Would you be willing to give up your very way of life for the sake of family? That is the central question that playwright Tina Teeninga seeks to answer in Wolf at the Door.
First seen at a staged reading in 2012, Teeninga has spent the last year tweaking her play of the Grenfell clan who, as textile artisans, join the Luddite movement in protest as the industrial revolution introduced labour-saving looms. Finding their traditional way of life quickly disappearing, the family is drawn into the Luddite plans of destroying the machinery and factories that are similarly destroying their livelihood and their family.
While Teeninga’s central question is compelling, the answer is less than satisfying. As their community rails against the encroachment of factories on their traditional work, the family must reconcile their fear of industrial progress with the fear of losing a daughter. As the eldest falls in love with one of the factory supervisors, Teeninga prefers a Hollywood happy ending than in exploring the relationship as a tragic romance. Feeling contrived and somewhat manipulative, Teeninga tidily wraps up her story quicker than one of the new power looms can produce a scarf. Life is rarely this tidy.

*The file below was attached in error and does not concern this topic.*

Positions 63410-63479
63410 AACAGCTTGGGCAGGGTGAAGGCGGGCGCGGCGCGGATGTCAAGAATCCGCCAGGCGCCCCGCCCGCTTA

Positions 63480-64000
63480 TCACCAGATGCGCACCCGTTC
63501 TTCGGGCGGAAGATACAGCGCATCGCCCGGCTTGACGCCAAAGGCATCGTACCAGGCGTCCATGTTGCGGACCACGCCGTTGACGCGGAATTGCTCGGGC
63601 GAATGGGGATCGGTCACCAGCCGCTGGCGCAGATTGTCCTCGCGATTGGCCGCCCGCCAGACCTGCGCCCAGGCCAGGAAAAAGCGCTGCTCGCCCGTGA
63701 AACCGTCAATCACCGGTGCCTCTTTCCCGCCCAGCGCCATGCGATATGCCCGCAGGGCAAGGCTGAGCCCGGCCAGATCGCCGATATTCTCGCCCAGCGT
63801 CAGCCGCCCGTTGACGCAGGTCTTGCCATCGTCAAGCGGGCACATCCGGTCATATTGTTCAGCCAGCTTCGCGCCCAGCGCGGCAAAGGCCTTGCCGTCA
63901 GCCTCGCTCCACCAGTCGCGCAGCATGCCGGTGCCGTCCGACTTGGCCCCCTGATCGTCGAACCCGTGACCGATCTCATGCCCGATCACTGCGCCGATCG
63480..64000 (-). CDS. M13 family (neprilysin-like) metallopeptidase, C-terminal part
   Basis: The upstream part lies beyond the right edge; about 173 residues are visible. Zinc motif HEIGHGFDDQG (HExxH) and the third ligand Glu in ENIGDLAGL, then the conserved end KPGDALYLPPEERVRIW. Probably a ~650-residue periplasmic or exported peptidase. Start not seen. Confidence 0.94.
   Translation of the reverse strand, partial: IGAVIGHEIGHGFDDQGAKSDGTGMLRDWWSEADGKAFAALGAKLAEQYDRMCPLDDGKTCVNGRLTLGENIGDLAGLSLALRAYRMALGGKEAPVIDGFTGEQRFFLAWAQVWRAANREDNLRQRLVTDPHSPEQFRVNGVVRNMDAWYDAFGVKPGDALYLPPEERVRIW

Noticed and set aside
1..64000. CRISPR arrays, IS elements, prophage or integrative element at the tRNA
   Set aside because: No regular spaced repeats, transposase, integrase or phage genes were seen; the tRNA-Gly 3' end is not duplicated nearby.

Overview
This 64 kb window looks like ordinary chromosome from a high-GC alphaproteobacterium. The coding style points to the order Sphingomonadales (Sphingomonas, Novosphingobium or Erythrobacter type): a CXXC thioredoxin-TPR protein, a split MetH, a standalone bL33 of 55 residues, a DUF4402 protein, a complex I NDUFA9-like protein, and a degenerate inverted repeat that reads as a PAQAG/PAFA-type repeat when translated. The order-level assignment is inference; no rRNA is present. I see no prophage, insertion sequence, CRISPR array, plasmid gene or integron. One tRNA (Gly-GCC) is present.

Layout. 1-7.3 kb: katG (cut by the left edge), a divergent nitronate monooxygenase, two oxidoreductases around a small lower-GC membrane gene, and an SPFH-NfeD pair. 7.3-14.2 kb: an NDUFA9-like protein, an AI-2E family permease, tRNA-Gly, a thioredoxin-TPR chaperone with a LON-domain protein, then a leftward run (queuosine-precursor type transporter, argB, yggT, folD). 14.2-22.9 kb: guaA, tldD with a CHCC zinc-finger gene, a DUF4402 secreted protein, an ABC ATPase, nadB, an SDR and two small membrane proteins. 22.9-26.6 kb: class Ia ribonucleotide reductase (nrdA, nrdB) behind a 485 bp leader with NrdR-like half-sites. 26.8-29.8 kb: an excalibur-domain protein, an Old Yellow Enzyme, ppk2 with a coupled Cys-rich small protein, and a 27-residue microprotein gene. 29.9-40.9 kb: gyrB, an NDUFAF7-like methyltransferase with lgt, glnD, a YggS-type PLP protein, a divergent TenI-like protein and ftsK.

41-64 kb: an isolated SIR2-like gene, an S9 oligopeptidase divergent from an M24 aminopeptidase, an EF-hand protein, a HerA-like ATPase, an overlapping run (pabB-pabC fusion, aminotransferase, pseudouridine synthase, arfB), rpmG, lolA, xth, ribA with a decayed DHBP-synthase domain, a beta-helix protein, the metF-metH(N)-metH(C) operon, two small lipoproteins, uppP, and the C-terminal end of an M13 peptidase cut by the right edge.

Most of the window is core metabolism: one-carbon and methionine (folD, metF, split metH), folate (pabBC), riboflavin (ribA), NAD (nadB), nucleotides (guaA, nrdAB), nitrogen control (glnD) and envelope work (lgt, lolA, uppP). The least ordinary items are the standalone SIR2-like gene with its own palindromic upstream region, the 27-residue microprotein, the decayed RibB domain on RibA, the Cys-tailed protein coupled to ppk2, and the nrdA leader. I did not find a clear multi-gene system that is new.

In her notes Director Kerri Norris highlights the parallels of this time in history with our own current debate around our global economy, buying local and our ever-increasing desire for cheaper goods. But while it helps put Teeninga’s story into a contemporary context the argument bears little weight as the story draws to its simpler conclusion.
Bryon Noble steps into the shoes as the head of the Grenfell family. Having performed as the Luddite leader in last year’s reading, Noble successfully transitions with an equal intensity as he seeks to give life to the conflict and we feel the love he has for his family.
Kirsty Provan returns as the younger daughter Harriet, and while an engaging performer, there is still no clarity on the age she is to portraying; Teeninga gives us clues that she is much younger than Provan which begs the question why the role is not given to a younger actor when she is surrounded by others who are closer to the ages they play. As the elder daughter, Kyla Ferrier oddly comes across as bored. Adam Weidl and Lori Kokotailo do some nice work, but are not given enough time to effectively explore the conflict in their relationship.
While beautiful, the addition of Kyla Ferrier’s original music does little to help propel the action. In keeping the staging simple within the awkward Pacific Theatre space, director Kerri Norris speaks volumes to the time period.
While the circumstances that Teeninga’s characters must face is complex, the answer to its central question is far too simple.
By Tina Teeninga. Directed by Kerri Norris. An Otherwise Productions presentation. On stage at Pacific Theatre through August 17, 2013. Visit http://otherwiseproductions.ca for tickets and information.